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Jackie and Mack Robinson Bronze Memorial Heads

Historic Sites, Monuments, Landmarks, and Public Art (State Historical Landmark)

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Jackie Robinson and his brother, Mack Robinson, were memorialized in bronze statues located in Pasadena, California. Jackie Robinson is a national baseball hero while his brother was an Olympic great. "Jackie looks toward the east, past City Hall, where he made is mark breaking the color barrier in professional baseball and became a successful businessman". (Pasadena Robinson Memorial, 1997).

A famous snapshot of Jackie Robinson at bat playing for the Brooklyn Dodgers.
Mack Robinson running the 200m.
Mack Robinson prepares to run in the 1936 Berlin games against track star Jesse Owens.
Jackie Robinson alongside Martin Luther King Jr,
Bronze head statues commemorating the legendary Jackie Robinson and his brother, "Mack" Robinson.

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Jackie Robinson, baseball hall of famer, number 42, is one of the greatest baseball legends. He is known for breaking the color barrier when he signed as the first black athlete to play major league baseball in 1946. He signed with the Brooklyn Dodgers, and even helped them win the world series in 1955. He was an exceptional base runner, and had an electrifying style of play. Did you know that in 1941 he was the first athlete at UCLA to letter in four sports (football, track, baseball, basketball) at the same time? But before his major league career took off, Jackie was inducted into the U.S. Army, where he earned a promotion as the 2nd lieutenant in 1943. On July 6, 1944, Jackie refused to move to the back of the military bus, and received an honorable discharge from the military by the end of November. 

 Him and his wife, Rachel Robinson, were both actively involved in civil rights movements throughout his career, proving he was legendary as an athlete and as an activist. "Robinson stood up for equal rights even before he did so in baseball. He was arrested and court-martialed during training in the Army for refusing to move to the back of a segregated bus. He was eventually acquitted of the charges and received an honorable discharge" (baseballhall.org). His involvement in civil rights movements helped to break the segregation exhibited by sports teams. In January of 1957, Jackie decided to retire. After retirement, Jackie helped establish the first African-American owned and controlled Freedom Bank. 

Mack Robinson, Jackie's older brother, was a silver medalist in the 1936 Berlin Olympics. Mack wasn't particularly viewed as athlete material, and while living in Pasadena, California, he couldn't find his way to the New York trials before the games. A Pasadena businessman paid his way, and another athlete, to New York. Although becoming second place at the Olympics is something to be extremely proud of, Mack felt some sorrow in his inability to receive the training the other athletes did. "In 1937, he set a national junior-college record of 25 feet 5 1/2 inches in the long jump (later broken by his brother Jackie) and he won national collegiate and Amateur Athletic Union track titles at the University of Oregon in 1938" (Litsky, 2000). Mack never received praise for his accomplishment, and Jackie later broke his brother’s long jump record, and may have had his sights set on his own Olympic glory before the 1940 games were cancelled because of World War II. (Andrews, 2014)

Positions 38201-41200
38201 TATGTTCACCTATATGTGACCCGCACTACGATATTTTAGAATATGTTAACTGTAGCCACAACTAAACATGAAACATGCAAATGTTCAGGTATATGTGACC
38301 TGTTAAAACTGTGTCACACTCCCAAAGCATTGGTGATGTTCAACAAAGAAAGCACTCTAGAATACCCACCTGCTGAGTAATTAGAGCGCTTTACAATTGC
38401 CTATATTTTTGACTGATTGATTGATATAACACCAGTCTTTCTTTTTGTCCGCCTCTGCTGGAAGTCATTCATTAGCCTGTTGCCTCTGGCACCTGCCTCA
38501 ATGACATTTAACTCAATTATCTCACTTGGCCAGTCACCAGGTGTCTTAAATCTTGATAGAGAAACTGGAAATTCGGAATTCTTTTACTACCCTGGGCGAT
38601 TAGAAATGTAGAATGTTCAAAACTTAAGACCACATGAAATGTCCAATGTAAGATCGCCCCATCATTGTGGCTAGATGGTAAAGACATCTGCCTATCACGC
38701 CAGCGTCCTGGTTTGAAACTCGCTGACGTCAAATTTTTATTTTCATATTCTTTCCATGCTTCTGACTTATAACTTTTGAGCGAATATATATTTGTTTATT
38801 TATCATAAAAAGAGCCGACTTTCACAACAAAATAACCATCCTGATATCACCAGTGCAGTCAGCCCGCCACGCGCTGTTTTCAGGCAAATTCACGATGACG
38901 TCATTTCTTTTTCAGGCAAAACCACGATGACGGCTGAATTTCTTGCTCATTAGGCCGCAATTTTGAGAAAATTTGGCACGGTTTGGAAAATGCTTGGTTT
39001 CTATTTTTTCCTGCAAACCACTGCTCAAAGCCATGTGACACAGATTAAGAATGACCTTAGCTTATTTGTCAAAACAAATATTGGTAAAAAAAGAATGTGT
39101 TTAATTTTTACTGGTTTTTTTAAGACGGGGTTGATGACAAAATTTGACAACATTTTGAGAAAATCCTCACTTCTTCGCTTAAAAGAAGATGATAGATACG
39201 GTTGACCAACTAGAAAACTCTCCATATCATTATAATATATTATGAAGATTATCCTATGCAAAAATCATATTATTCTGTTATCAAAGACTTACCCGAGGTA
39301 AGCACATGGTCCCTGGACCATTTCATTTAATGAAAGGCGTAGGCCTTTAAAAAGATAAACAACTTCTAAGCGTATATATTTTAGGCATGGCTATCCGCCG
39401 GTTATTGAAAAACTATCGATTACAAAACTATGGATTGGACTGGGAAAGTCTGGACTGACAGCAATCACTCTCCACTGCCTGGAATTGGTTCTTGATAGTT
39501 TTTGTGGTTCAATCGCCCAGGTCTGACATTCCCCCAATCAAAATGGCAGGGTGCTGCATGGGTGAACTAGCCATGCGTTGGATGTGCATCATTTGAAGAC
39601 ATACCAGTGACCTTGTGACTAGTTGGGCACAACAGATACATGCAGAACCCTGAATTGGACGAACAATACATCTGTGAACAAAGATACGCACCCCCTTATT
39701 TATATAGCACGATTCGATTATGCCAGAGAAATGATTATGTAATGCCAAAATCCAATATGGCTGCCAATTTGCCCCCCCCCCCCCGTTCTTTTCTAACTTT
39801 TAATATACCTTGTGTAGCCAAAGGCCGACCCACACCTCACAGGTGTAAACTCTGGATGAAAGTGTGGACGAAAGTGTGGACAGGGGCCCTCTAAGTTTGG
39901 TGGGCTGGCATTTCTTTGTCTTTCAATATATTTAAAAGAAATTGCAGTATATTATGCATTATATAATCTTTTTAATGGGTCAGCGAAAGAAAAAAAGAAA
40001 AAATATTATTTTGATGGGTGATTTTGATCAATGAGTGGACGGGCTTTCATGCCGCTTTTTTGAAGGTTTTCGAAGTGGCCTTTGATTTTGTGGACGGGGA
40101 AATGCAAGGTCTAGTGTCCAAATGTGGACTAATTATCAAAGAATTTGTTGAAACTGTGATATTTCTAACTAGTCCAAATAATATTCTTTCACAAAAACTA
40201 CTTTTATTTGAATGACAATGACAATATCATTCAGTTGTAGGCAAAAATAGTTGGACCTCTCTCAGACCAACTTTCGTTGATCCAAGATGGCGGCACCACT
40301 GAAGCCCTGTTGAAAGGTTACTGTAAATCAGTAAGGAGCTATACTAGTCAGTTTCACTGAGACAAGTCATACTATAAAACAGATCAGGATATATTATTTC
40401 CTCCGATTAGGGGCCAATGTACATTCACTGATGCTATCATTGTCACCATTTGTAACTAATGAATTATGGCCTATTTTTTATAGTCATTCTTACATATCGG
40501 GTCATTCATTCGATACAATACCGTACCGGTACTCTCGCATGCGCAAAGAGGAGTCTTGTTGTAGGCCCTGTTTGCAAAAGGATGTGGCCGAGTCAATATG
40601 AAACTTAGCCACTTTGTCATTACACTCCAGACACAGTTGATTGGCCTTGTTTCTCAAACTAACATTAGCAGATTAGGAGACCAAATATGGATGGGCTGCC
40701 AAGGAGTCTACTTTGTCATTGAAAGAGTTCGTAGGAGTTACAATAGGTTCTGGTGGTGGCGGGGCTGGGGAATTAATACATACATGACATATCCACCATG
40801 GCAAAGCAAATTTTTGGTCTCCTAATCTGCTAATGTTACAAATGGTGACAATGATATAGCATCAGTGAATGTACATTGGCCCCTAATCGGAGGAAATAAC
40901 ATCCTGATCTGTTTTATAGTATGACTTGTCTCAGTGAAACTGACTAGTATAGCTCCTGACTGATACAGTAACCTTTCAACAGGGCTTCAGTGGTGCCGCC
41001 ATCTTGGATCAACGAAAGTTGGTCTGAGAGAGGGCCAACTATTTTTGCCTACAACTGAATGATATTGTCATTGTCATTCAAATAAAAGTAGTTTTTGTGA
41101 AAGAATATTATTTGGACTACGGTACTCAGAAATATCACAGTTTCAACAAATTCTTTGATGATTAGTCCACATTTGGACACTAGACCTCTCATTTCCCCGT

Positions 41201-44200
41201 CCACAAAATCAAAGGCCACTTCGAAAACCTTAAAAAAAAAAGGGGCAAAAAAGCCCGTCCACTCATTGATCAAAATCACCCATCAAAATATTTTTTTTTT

The Robinson brothers were pioneer athletes of the 20th century. Through hard times of racial segregation, the Robinson's displayed power through their competitiveness and involvement in their communities.  The Memorial of the brothers, located in Pasadena, pays tribute to them as bronze head statues. There is also meaning behind the direction to which the heads face: Jackie looks towards Brooklyn, NY, to symbolize the destiny waiting for him 2,800 miles to the east, while Mack faces towards City Hall, reflecting his complicated relationship with his home town (Atlas Obscura, 2012).




Sources

Jackie Robinson. Biography.com. August 14, 2017. Accessed September 21, 2017. https://www.biography.com/people/jackie-robinson-9460813.

Litsky, Frank. Mack Robinson, 85, Second to Owens in Berlin. NY Times. March 14, 2000. Accessed September 21, 2017. http://www.nytimes.com/2000/03/14/sports/mack-robinson-85-second-to-owens-in-berlin.html?mcubz=1.

Ugc. “Jackie and Mack Robinson Memorial.” Atlas Obscura, Atlas Obscura, 19 Aug. 2012, www.atlasobscura.com/places/jackie-and-mack-robinson-memorial.



Andrews, Evan. 11 things you may not know about Jackie Robinson. History.com. January 31, 2014. Accessed October 02, 2017. http://www.history.com/news/11-things-you-may-not-know-about-jackie-robinson.


Address
99 N Garfield Ave
Pasadena, CA 91101
Hours
Open 24 hours
Tags
  • African American History
  • Architecture and Historical Buildings
  • Sports History
This location was created on 2017-09-21 by Alison Lawhead .   It was last updated on 2017-10-07 by Alison Lawhead .

This entry has been viewed 592 times within the past year

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